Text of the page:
Come back to Revelation 21 now and read the last verse: "And there shall in no wise enter into it anything that defileth, neither whatsoever worketh abomination, or maketh a lie: but they which are written in the Lamb's book of life." Nothing is going to mar, spoil, or pollute this city in any way. No person who is not perfect will even be there: only those whose names are written in the Lamb's book of life will be present. And when are the names recorded? A name is recorded at the same moment that Jesus gives "eternal life" and states that a person will never perish, the moment when that person is born again by accepting the substitutionary work of Christ Jesus. Listen:
And God shall wipe all tears from their eyes; and there shall be no more death, neither sorrow, nor crying, neither shall there be any more pain: for the former things are passed away. And he that sat upon the throne said, Behold, I make all things new. And he said unto me, Write: for these words are true and faithful (Rev. 21:4-5).
This is reality. Heaven is a place. There is a city we are going to see and walk in. Neither the place, nor the singing instead of sighing, nor the pleasure instead of pain, is an illusion. We await that which is real.
Are you sitting by the bed of someone struggling for breath in a painful, terminal illness? Have you just had a shattering telegram about a plane crash? Do you have fears about the moment of leaving your body? Has a child of yours died? Do you long for beauty and perfection but fear you will never find it? Has your life been a series of disappointments and depressions? Does the spoiled universe cause you to doubt that God can keep his promises and restore all things? Remember with Isaiah what God spoke centuries ago to reassure his children:
For the mountains shall depart, and the hills be removed: but my kindness shall not depart from thee, neither shall the covenant of my peace be removed, saith the Lord that hath mercy on thee. O thou afflicted, tossed with tempest, and not comforted, behold, I will lay thy stones with fair colors, and lay thy foundations with sapphires. And I will make thy windows of agates, and thy gates of carbuncles and all thy borders pleasant stones (Isa. 54:10-12).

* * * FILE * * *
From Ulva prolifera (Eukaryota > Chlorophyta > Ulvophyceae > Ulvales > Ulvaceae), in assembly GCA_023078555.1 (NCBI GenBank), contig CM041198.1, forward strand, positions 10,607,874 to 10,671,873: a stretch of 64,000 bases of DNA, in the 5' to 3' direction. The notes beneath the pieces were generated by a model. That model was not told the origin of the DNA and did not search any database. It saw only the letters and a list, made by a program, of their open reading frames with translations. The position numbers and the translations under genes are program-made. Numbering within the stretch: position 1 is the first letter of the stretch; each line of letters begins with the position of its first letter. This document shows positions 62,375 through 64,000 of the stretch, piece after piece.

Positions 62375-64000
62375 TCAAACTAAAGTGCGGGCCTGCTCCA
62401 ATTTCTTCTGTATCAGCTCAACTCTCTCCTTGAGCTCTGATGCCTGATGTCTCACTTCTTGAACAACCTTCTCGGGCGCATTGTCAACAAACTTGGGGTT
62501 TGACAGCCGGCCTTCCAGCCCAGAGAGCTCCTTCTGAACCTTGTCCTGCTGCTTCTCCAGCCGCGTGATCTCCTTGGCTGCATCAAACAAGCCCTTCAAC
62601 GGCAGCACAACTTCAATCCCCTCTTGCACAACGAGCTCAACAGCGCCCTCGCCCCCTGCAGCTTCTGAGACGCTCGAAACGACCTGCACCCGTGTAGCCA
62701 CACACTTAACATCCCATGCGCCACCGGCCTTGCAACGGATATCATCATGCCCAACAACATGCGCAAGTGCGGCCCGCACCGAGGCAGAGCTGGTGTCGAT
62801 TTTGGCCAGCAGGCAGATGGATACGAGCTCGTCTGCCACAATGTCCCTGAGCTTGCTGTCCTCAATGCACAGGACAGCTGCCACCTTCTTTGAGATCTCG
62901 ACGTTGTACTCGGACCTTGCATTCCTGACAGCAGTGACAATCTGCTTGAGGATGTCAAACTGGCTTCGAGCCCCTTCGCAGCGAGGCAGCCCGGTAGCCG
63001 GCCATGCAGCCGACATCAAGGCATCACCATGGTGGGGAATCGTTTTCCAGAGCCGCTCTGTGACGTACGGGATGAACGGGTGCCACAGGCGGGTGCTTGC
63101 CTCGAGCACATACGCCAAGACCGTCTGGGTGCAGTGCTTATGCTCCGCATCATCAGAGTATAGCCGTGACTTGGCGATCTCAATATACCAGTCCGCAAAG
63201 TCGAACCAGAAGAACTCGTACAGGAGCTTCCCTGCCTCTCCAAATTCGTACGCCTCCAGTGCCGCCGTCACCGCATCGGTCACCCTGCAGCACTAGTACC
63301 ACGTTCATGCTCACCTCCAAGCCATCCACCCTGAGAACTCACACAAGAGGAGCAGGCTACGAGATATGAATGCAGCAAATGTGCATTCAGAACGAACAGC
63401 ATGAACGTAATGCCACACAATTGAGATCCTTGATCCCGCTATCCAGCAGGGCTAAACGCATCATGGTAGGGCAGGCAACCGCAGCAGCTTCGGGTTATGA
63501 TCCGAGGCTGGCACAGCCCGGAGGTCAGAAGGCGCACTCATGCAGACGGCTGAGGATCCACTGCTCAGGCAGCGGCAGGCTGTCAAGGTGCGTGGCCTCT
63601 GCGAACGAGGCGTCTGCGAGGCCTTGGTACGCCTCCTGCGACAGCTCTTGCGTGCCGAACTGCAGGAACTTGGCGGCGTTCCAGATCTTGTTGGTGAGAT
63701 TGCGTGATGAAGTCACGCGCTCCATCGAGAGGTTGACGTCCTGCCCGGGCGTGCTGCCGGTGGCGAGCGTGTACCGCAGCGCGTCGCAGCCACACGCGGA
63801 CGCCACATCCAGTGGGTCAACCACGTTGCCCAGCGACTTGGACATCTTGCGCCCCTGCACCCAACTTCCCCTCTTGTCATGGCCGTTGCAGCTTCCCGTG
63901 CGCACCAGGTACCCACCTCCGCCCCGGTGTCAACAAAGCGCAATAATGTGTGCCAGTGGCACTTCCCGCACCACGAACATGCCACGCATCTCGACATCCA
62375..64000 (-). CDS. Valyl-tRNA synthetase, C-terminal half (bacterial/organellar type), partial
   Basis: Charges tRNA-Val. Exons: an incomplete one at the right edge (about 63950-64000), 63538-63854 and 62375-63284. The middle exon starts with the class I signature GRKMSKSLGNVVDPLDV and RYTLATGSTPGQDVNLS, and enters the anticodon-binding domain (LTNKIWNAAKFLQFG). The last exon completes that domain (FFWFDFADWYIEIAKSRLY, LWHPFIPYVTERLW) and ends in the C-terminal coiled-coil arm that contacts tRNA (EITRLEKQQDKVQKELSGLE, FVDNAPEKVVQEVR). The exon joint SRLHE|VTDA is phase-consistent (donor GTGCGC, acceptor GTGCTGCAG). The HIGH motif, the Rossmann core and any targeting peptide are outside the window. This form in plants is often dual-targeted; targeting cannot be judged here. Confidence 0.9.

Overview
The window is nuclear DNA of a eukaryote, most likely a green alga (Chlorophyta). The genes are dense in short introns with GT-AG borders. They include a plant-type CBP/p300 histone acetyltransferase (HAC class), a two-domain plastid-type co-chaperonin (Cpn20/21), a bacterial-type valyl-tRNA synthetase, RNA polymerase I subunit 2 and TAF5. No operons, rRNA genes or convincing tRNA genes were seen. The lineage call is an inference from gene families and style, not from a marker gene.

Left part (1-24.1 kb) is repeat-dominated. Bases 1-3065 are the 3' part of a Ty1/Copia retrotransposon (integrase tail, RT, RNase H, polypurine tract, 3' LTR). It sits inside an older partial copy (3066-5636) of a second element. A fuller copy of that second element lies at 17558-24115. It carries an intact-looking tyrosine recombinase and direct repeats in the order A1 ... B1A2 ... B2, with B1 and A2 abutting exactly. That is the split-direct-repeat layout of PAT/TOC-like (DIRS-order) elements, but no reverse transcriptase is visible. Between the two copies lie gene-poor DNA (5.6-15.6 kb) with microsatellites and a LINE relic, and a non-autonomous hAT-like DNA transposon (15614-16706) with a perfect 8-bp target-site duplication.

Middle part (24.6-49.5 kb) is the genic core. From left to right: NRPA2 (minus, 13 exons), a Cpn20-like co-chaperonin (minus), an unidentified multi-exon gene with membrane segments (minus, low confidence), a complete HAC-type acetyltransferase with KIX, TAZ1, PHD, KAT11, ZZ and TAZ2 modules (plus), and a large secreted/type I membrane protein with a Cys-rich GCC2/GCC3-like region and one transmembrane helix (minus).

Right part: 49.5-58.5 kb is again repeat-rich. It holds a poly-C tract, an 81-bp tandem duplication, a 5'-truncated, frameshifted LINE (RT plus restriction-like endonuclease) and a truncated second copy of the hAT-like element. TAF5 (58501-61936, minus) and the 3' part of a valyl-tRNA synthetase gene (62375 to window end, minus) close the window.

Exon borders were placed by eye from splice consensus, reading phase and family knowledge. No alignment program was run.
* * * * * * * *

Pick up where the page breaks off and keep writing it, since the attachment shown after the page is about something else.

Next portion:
This hints at the shining, golden, gleaming beauty God is preparing for his children. Enjoy a distant view of San Francisco by sunset, but thank God while you look at it for his city, which will fulfill all his promises of perfection, with no letdown.
This article originally appeared in the March 12, 1976, issue of Christianity Today magazine. Edith Schaeffer and her husband, Francis, founded L'Abri Fellowship in 1955 in Switzerland. Her books include L'Abri, What Is a Family?, Christianity Is Jewish, and The Art of Life.
Copyright © 2003 Christianity Today. Click for reprint information.
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The Believer's Final Bliss | The regeneration of man requires that old things must pass away and all things become new. By John Murray (July 7, 1958)
The Glories of Heaven | While heaven will be glorious, the greater glory will consist in our transformation. By Stanley C. Baldwin (May 22, 1964)
The Hope of Heaven | Have Christians forfeited their rightful anticipation of eternity? By L. Nelson Bell (May 24, 1968)
Heaven Can't Wait | I have seen the electrifying results of what can happen when the reality comes alive. By Philip Yancey (Sept. 7, 1984)
Heaven: Not Just an Eternal Day Off | As if anticipating the question, "Will life on the new earth be boring?" the Bible points to much activity there. By Anthony Hoekema (Sept. 20, 1985)
What Will Heaven Be Like? | Thirty-five frequently asked questions about eternity. By Peter Kreeft (from Tough Questions Christians Ask, 1989)
The Eternal Weight of Glory | If only we could have the positives of earthly life without the negatives. By Harry Blamires (May 27, 1991)
Afraid of Heaven | We do not yearn to be near God because we do not find sin utterly repugnant or goodness rapturously attractive. By Kenneth Kantzer (May 27, 1991)
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Christian History Corner: How the Early Church Saw Heaven | The first Christians had very specific ideas about who they would meet in the afterlife. (August 9, 2002)
What's a Heaven For? | C. S. Lewis saw belief in heaven not as wishful thinking, but as thoughtful wishing. (Oct. 26, 1998)